Boda boda accidents are on the rise, and so is the death toll, according to traffic police data. The carnage is taking a personal toll on the families and friends of those who die every day but calls for increased regulation of bodas in the city are dying quietly.
“The kill rate of productive Ugandans due to boda boda disorder is over 50 per cent; the City mortuary receives up to 40 bodies a day from boda boda-related accidents,” KCCA announced recently as the authority launched the campaign dubbed “Curbing the Crisis in Public Transport—Streamlining Boda Boda Operations in the Capital City.”
A recent boda boda census carried out by KCCA in collaboration with the ministry of Works and Transport found that 94 per cent of boda boda riders don’t have driving permits and insurance, 73 per cent have no log books, 98 per cent have no public service vehicle (PSV) licenses, and 234 riders don’t have national identity cards.
And out of thousands of riders in the city, “157 boda boda met all the requirements to operate public transport,” according to the KCCA statement.
This year, from January to September, about 1,422 people died in boda boda accidents. Of these, 1,021 were boda boda riders and 401 were passengers, traffic police data shows. That means 16 people die every three days, or 5.3 people die every day in on-the-road boda boda crashes.
“Whereas we had 1,021 riders killed in accidents, we also had 401 passengers killed in these accidents, which means at least 110 boda boda riders were killed every month,” Traffic Police spokesperson ASP Faridah Nampiima said recently during the weekly police briefing.
According to the 2021 Annual Crime and Traffic/Road Safety Report, 1,390 boda boda riders and 512 passengers died in road crashes. That brings the total tally of fatalities to 1,902 in 2020. That means 158 died every month and five daily from boda crashes in 2020. And the counting is still being done for this year.
According to the annual report, at least 17,000 accidents were registered in 2021, compared to 12,000 in 2020. About 4,159 people died in crashes last year, compared to 3,663 registered in 2020. The report found that 13,876 people were injured in the same period, and of the 1,005 fatalities in all vehicles, 528 were on motorcycles.
Nampiima said most of the victims did not have crash helmets. They hit their heads on the tarmac. Lawrence Nuwabiine, the acting director of Traffic and Road Safety, said at least 6,770 motorcyclists and their passengers suffered serious injuries in 2021, which is nearly twice the number registered in 2020.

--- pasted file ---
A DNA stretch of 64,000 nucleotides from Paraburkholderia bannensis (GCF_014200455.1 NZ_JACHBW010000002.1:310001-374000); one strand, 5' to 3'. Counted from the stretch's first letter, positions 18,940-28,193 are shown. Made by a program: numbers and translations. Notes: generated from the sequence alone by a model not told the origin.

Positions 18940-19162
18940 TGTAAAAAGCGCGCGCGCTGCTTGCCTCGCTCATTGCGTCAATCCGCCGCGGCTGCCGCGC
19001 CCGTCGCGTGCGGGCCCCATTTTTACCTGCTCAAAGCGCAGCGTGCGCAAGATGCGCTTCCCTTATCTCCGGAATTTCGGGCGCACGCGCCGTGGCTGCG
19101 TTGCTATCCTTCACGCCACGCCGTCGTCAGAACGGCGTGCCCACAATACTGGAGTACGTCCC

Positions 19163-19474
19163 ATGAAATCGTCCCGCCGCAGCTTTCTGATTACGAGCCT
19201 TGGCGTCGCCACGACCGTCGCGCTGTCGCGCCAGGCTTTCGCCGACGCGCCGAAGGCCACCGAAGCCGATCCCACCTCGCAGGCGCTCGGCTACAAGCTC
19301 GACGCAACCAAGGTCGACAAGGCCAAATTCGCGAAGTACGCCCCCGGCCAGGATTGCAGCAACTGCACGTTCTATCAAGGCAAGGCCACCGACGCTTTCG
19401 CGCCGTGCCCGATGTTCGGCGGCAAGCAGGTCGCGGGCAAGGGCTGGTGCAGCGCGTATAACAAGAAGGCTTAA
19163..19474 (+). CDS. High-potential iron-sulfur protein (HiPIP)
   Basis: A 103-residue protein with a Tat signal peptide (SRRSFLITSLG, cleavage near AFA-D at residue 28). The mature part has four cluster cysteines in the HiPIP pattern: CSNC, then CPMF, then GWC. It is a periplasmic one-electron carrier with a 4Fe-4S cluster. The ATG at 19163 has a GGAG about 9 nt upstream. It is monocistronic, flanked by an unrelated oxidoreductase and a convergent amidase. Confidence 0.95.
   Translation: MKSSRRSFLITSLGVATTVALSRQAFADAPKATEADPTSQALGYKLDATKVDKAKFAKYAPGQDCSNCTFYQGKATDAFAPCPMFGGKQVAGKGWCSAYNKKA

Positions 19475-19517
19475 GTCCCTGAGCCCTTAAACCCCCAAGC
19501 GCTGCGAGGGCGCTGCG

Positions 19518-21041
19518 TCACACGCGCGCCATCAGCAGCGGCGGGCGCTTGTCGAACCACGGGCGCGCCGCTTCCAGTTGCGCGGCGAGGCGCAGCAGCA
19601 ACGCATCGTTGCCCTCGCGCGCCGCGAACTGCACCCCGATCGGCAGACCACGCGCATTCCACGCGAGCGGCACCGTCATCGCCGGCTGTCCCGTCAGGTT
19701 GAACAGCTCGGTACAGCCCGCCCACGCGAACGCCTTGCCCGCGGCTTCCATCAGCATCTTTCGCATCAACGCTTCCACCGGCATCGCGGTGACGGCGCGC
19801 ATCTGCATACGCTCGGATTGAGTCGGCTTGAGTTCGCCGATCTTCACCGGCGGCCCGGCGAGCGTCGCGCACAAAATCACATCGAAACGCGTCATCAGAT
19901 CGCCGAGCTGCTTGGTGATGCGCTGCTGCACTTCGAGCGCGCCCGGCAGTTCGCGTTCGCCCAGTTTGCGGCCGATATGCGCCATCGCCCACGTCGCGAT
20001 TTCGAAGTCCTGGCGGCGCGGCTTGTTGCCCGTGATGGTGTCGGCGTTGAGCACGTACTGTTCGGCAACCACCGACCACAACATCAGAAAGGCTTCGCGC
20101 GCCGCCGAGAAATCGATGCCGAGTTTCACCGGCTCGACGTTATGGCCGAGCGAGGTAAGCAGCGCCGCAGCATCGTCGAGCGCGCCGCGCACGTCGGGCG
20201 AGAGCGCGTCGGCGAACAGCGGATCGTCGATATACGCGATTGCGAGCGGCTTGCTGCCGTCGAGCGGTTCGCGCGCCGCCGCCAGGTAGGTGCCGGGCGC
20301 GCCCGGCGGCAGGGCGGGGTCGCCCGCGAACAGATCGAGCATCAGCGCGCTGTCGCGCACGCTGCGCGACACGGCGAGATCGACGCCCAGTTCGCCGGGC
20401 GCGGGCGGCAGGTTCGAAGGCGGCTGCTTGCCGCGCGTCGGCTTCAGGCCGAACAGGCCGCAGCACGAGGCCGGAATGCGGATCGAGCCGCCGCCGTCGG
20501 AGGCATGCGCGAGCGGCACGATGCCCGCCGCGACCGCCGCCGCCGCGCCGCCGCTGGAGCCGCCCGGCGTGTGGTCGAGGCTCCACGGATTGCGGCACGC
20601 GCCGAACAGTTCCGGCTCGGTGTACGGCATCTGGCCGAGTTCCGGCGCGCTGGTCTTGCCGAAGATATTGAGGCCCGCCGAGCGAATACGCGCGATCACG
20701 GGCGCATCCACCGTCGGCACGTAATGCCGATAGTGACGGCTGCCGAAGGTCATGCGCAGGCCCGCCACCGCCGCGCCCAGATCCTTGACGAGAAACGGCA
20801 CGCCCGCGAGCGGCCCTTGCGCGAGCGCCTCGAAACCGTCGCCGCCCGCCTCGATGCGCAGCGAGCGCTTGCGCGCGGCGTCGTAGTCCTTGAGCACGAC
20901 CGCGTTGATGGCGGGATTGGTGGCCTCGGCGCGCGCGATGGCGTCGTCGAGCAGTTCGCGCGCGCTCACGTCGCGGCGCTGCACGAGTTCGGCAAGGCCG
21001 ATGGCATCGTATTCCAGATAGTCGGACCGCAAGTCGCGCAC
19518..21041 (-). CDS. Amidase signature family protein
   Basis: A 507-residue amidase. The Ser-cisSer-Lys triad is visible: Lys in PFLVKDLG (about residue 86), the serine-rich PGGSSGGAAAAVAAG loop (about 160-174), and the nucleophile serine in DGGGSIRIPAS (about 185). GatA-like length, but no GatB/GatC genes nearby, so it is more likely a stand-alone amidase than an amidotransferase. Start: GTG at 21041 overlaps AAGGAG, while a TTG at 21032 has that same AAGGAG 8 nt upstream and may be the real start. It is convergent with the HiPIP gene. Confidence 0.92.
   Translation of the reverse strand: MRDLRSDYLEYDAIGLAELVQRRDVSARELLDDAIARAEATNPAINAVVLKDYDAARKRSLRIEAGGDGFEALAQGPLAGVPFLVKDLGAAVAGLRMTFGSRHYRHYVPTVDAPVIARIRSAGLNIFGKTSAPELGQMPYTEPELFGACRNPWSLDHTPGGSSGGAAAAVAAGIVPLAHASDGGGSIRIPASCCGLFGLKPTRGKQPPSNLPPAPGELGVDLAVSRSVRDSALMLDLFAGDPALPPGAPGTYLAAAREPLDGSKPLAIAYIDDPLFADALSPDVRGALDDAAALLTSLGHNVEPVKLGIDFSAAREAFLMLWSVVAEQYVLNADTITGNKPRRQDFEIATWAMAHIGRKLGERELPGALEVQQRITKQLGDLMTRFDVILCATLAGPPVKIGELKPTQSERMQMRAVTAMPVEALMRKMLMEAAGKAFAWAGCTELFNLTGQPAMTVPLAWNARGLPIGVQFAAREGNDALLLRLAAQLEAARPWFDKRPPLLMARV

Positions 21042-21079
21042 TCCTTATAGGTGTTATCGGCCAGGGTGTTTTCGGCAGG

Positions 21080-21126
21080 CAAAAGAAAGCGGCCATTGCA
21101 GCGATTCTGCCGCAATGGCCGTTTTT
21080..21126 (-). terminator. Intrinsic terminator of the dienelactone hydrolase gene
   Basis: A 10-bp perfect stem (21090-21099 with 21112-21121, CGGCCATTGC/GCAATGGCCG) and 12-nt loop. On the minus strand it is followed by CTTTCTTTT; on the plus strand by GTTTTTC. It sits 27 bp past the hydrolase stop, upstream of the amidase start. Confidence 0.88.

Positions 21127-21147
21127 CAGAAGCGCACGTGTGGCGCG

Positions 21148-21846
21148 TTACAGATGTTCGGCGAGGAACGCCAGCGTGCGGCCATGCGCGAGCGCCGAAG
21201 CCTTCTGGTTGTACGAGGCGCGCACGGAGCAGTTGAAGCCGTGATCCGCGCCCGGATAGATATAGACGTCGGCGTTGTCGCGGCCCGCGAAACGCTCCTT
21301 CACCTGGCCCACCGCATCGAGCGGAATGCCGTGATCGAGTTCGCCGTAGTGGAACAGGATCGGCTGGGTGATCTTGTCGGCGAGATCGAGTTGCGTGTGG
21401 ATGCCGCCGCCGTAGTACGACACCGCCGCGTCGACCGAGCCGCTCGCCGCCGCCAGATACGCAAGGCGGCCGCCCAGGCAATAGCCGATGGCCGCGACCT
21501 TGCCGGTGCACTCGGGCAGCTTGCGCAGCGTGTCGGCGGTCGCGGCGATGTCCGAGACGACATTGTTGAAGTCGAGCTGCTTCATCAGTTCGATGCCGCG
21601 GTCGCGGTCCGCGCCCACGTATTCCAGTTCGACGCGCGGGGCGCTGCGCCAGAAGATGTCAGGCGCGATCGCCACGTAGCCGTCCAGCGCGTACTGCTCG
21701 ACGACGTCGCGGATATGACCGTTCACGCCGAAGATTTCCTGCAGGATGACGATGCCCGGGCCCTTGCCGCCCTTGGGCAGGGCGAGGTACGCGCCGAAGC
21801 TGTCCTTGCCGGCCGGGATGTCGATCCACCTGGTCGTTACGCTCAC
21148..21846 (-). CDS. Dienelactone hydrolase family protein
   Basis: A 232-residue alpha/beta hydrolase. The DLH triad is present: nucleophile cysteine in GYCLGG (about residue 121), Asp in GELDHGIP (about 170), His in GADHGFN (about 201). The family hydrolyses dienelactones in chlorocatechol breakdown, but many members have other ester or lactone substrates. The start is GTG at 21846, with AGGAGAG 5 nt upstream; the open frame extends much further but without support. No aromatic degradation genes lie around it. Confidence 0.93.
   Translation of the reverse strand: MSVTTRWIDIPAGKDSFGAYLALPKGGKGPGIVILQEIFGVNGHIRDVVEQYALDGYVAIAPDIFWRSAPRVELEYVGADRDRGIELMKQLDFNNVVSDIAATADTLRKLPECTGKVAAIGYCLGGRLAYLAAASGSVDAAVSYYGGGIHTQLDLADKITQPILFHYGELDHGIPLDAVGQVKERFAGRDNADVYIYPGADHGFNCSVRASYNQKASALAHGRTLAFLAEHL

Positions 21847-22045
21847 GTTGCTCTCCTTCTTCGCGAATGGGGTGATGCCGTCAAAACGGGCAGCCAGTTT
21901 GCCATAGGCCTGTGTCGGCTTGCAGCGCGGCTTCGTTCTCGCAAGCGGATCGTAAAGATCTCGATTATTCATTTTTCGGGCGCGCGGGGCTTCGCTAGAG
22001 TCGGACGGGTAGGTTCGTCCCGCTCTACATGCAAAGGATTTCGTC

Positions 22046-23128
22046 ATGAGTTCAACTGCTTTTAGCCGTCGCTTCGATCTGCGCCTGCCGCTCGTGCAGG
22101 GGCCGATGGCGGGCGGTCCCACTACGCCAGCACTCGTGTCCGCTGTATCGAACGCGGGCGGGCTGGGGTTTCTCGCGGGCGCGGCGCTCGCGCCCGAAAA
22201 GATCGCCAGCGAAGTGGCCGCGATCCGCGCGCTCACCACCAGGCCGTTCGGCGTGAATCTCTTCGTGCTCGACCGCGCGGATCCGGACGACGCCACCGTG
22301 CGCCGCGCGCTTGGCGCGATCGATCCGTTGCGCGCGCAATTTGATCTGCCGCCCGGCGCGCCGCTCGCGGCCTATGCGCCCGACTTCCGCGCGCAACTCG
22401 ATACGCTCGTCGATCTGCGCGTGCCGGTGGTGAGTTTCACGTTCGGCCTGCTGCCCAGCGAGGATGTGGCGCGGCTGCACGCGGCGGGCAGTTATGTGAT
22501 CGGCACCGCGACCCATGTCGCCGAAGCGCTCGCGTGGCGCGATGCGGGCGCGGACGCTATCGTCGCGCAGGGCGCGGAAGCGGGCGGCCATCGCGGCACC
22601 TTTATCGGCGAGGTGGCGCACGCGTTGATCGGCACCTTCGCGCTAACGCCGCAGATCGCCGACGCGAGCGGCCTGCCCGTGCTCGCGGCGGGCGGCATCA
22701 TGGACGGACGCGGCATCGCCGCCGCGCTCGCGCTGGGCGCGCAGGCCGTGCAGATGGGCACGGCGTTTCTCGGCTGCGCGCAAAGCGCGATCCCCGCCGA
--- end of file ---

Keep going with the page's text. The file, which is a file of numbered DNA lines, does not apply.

“This means motorcycle accidents contributed to half of all serious injuries countrywide,” he said.
“Minibuses and buses had the fewest fatalities and injuries; only 29 people died and 151 others were injured.” he said.
Nuwabiine said most accidents were caused by indiscipline and reckless driving.
“A total of 336,722 traffic offenders were arrested for various offenses committed in 2021,” he added.
According to a survey done by the Uganda Road Fund in April 2022, only one in every 10 riders is trained by a professional instructor. According to the Daily Monitor, Safe Way Right Way (SRWR), on behalf of the Road Safety Coalition Uganda (ROSACU), released a report last month that showed that lack of crash helmets was a major contributor to road crash deaths involving motorcycles.
The study explained that over 69 per cent of riders who owned helmets, bought them along with their motorcycles. To protect motorcycle passengers, ROSACU members recommended that the ministry of transport draft a policy compelling motorcycle dealers to sell two crash helmets. ROSACU’s recommendation was based on the finding that only five per cent of passengers on motorcycles have crash helmets.
The ministry of Works and Transport, in partnership with the Kampala Capital City Authority (KCCA) and police, has embarked on a six-week training program for more than 50,000 boda boda cyclists. The training started on November 28. All riders will be required to pay Shs 60,000 for training at nine selected driving schools under the terms of the agreement.